By Erica Wright
The Birmingham Times
The nonprofit ClasTran coordinates specialized transportation, also known as paratransit, services in Jefferson, Shelby, and Walker counties. It provides subsidized rides for people who are 60 and older and eligible for paratransit under the American with Disabilities Act. ClasTran also provides unsubsidized rides for people who do not meet the criteria mentioned but travel on a space-available basis and pay full fare.
Approximately 175,000 unique individuals depend on ClasTran to provide public transportation—that includes 740 trips per day.
“The service we offer actually allows people to live,” said Bacarra Mauldin, executive director of ClasTran. “There are people who literally wouldn’t be able to live if it were not for our service: dialysis patients, chemotherapy patients, people with disabilities who need to be active and independent to keep their mental health in the right space. We allow people to live, and we need more advocates in this space. That’s why I believe the work we’re doing is really, really important.”
In March, Mauldin made history when she became the first African American woman to become permanent executive director of ClasTran.
“March was Women’s History Month, so I felt like I made a little history of my own when it happened,” she said. “I was excited about that, but more so …. [I was focused on the many] people who depend on our services. That weighs heavy on me every morning when I wake up and every night when I go to bed. I ask myself, ‘How can we make it possible to meet the needs of the hundreds of thousands of people that reach out to us every day wanting a ride?’”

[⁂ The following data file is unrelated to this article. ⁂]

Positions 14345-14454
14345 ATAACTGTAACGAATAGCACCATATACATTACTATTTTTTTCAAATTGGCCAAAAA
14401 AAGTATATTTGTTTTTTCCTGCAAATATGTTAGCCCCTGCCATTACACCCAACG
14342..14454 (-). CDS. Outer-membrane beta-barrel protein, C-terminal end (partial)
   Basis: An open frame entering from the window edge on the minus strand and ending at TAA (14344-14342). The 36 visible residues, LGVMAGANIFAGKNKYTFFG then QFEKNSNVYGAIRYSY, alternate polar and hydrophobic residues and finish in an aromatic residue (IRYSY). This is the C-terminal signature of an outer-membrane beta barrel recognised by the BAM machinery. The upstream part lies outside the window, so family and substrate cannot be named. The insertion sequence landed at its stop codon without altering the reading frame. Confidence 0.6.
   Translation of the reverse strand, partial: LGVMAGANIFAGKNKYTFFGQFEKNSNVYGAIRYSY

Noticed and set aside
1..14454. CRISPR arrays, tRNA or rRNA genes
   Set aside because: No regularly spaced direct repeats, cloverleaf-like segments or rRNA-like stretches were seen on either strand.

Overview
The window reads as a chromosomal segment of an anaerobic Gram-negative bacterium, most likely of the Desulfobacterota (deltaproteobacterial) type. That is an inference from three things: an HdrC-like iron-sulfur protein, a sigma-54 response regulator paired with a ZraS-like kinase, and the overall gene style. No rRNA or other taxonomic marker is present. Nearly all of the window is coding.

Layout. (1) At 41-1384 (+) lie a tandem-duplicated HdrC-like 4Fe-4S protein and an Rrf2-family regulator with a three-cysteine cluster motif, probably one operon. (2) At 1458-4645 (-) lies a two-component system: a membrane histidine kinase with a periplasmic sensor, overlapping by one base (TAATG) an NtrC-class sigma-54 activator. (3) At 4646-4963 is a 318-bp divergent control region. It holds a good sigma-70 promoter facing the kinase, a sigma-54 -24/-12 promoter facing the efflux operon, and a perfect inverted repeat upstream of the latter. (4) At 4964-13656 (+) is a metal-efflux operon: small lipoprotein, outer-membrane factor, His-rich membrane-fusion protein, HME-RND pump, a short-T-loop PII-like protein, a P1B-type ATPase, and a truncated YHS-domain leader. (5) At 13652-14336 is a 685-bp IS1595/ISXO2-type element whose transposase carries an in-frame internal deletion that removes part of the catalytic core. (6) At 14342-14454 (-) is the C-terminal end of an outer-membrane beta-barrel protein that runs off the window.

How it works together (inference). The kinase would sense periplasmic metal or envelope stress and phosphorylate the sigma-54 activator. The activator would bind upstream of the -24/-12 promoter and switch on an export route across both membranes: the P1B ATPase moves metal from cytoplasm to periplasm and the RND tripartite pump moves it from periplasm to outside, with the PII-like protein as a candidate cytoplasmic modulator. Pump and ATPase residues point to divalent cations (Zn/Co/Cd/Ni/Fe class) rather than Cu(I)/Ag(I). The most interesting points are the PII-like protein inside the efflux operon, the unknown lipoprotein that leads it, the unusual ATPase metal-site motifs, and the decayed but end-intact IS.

Mauldin served as ClasTran’s interim director beginning in October 2018, during what she called “interesting times” for the organization.
“Like many other public-transportation organizations across the country, ClasTran was dealing with a funding crisis,” she said. “The landscape of public transportation locally had changed quite a bit and the things people wanted from public-transportation providers were changing. I think ClasTran was beginning to toy with how to evolve to be a relevant part of that landscape.
“When I came in, one of my charges was to set a course to make ClasTran relevant today and tomorrow; to make us financially sustainable today, as well as put in place a plan for sustainability in the future. Our team has worked every day to do that.”
Under Mauldin’s leadership the agency is heading in the right direction.
“It is our goal to disrupt what anyone thinks or may have thought about what public transportation should be in the greater Birmingham region. We’re going to lead the way in showing them what it is supposed to look like through innovation and by offering new mobility management,” she said—and she’s not shy about the possibility of ruffling some feathers while doing it.
“I know disruptor can sometimes have a sort of negative connotation, but we need a disruptor in this case,” Mauldin said.
“We need to talk about why what we do matters. We need to disrupt what people may think about public transportation. People think it’s a poor folk’s movement, but it’s not. It connects people to opportunities.”